There are several limitations that must be taken into consideration. First, subjects were recruited from a single center, which limits generalizability of results. Second, sample sizes were small. Third, assessment of quantity and intensity of exercise were solely based on patients’ report, which is subject to recall bias. Fourth, the study was a retrospective, cross-sectional design. Fourth, information on apolipoprotein E (APOE) genotype was not provided, which limits more detailed interpretation of interactive effect of APOE and exercise on patients at high risk of AD.
There have been numerous interventional studies trying to explore the effects of exercise on cognition [47-50]. However, many are inconclusive due to heterogeneity of the study design and methods. Future studies should consider well-controlled and stringent selection of study population, structured, uniform exercise protocol and adequate sample sizes to achieve more conclusive findings on the relationship between exercise and AD [35]. Moreover, additional neuroimaging studies will be conducive to understanding the actual effect of exercise in patients at high risk of AD.

ACKNOWLEDGEMENTS

This work was supported by the National Research Foundation of Korea (NRF) grant funded by the Korea government (MSIT) (No. 2019R1A2C2009100).

The authors have no potential conflicts of interest to disclose.

Authors’ contribution

Conceptualization: Yoo Hyun Um, Hyun Kook Lim. Data curation: Hyun Kook Lim. Formal analysis: Hyun Kook Lim. Funding acquisition: Hyun Kook Lim. Investigation: Sheng-Min Wang, Dong Woo Kang, Nak-Young Kim, Hae-Ran Na. Methodology: Hyun Kook Lim. Project administration: Hyun Kook Lim. Resources: Hyun Kook Lim. Supervision: Chang Uk Lee. Writing—original draft: Yoo Hyun Um. Writing—review& editing: ShengMin Wang, Dong Woo Kang, Nak-Young Kim, Hae-Ran Na.

Figure 1.
Statistical maps corrected for age, education, and gender showing increased cortical thickness in the Exercise group relative to the Non-exercise group (p<0.05 FDR corrected). FDR: false discovery rate.
pi-2020-0214f1.jpg
Table 1.
Demographic and clinical characteristics of the study participants
Exercise group (N=33) Non Exercise group (N=30) p value
Age (years±SD) 70.1±8.1 70.2±7.9 NS
Education (years±SD) 11.2±4.8 10.4±5.1 NS
Sex (M:F) 12:21 13:17 NS
CDR (SD) 0 0
SUVR (SD) NS
 ACC 1.48±0.12 1.42±0.21 NS
 FRC 1.34±0.13 1.32±0.12 NS
 PAR 1.12±0.08 1.24±0.10 NS
 LT 1.40±0.11 1.34±0.10 NS
 PRC 1.44±0.12 1.43±0.12 NS
 PCC 1.62±0.15 1.64±0.11 NS
 Mean 1.50±0.12 1.48±0.10 NS
CERAD-K battery (SD)
 VF 13.4±3.9 11.8±4.1 NS
 BNT 10.9±2.7 10.0±2.7 NS
 MMSE 27.9±2.7 27.2±2.3 NS
 WLM 16.9±4.3 13.7±4.7 0.004
 CP 10.2±1.1 10.4±1.1 NS
 WLR 4.5±2.2 2.3±2.4 <0.001
 WLRc 8.0±2.2 5.9±2.7 <0.001
 CR 5.3±3.3 2.6±2.2 <0.001

SD: standard deviation, NS: not significant, CDR: Clinical Dementia Rating, SUVR: standard value uptake ratio, ACC: anterior cingulate, FRC: frontal cortex, PAR: parietal cortex, LT: lateral temporal cortex, PRC: precuneus, PCC: posterior cingulate, CERAD-K: the Korean version of Consortium to Establish a Registry for Alzheimer’s disease, VF: verbal fluency; BNT: 15-item Boston Naming Test, MMSE: Mini Mental Status Examination, WLM: word list memory, CP: constructional praxis, WLR: word list recall, WLRc: word list recognition, CR: constructional recall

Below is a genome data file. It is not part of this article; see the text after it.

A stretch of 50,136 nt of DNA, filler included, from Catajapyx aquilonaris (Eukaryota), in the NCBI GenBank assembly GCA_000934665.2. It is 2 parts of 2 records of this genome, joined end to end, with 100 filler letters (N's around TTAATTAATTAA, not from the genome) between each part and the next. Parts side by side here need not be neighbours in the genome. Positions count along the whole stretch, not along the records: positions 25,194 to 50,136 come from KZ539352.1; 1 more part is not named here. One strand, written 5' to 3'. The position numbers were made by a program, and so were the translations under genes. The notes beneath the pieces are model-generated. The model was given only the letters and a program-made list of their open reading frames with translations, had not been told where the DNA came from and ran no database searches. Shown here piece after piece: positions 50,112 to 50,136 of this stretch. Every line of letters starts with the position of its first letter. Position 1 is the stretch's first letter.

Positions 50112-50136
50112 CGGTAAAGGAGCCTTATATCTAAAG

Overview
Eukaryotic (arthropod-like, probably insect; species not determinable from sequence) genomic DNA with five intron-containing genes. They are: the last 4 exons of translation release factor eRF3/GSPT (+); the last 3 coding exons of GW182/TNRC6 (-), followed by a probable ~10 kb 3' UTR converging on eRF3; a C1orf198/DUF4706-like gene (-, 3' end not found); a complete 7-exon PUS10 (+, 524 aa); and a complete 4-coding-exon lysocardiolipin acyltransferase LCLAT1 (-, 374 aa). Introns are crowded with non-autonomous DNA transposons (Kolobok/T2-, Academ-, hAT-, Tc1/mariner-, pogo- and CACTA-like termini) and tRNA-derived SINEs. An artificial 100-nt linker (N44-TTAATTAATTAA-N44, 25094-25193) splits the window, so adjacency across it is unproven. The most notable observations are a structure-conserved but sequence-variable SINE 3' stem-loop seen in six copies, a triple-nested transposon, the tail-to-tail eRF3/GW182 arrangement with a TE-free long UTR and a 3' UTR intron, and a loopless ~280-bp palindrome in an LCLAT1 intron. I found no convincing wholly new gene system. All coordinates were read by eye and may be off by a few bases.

Table 2.
Voxel wise group comparison results where a significant cortical thinning was observed in Non-Exercise group relative to Exercise group (FDR corrected, p<0.05)
Region Cluster size (mm2) Number of vertex T max Talairach coordinates
X Y Z
Left
 Parstriangularis 184.75 264 5.836 -48.2 33.3 1.5
 Rostral middle frontal 192.58 346 5.714 -41.0 31.1 19.4
 Entorhinal 162.01 348 4.565 -32.2 -9.8 -31.8
 Superior frontal 112.62 183 4.041 -10.4 29.8 30.7
 Lingual 101.41 215 3.875 -26.2 -45.6 -6.2
 Superior parietal 29.77 80 3.741 -27.6 -60.8 44.1
 Lateral occipital 44.07 80 3.721 -42.2 -68.1 6.5
 Inferior parietal 59.10 102 3.707 -39.6 -79.3 15.2
 Temporal pole 77.58 91 3.559 -38.4 8.7 -36.9
 Precuneus 125.61 236 3.537 -18.2 -71.4 30.4
 Insula 34.88 101 3.512 -37.4 -1.1 -14.4
 Fusiform 34.75 61 3.501 -32.7 -36.6 -21.6
Right
 Precuneus 58.37 164 5.254 7.2 -51.5 62.7
 Superiorparietal 82.11 134 4.622 18.7 -78.4 41.6
 Lateral orbitofrontal 290.44 573 4.406 37.2 28.2 -16.6
 Rostral middle frontal 412.33 575 4.224 30.6 49.5 2.5
 Medial orbitofrontal 151.07 271 4.189 12.6 43.9 -4.6
 Superior frontal 62.55 123 3.925 10.4 29.3 33.7
 Lingual 67.47 166 3.636 23.3 -53.1 -2.2
 Middle temporal 34.27 56 3.623 54.4 -17.3 -24.2
 Insula 22.02 82 3.605 32.7 -24.8 19.1
 Supramarginal 33.98 70 3.456 55.4 -37.0 19.1
 Parahippocampal 21.11 72 3.328 21.6 -14.8 -27.8
 Paracentral 47.66 131 3.279 13.9 -24.6 46.3

FDR: false discovery rate

Table 3.
Group analysis results of subcortical volumes
Region (mm3±SD) Exercise group (N=33) Non-exercise group (N=30) p value
Left
 Thalamus 6,697±666 6,286±421 0.004
 Caudate 3,242±450 3,129±463 0.301
 Putamen 4,221±445 3,910±503 0.007
 Pallidum 1,884±197 1,768±202 0.016
 Hippocampus 3,635±367 2,972±346 <0.001
 Amygdala 1,389 ±182 1,139±152 <0.001
Right
 Thalamus 6,669±665 6,230±415 0.002
 Caudate 3,275±496 3,108±361 0.117
 Putamen 4,328±541 4,012±387 0.007
 Pallidum 1,816±208 1,769±199 0.332
 Hippocampus 3,826±463 3,227±468 <0.001
 Amygdala 1,573±224 1,322±206 <0.001

SD: standard deviation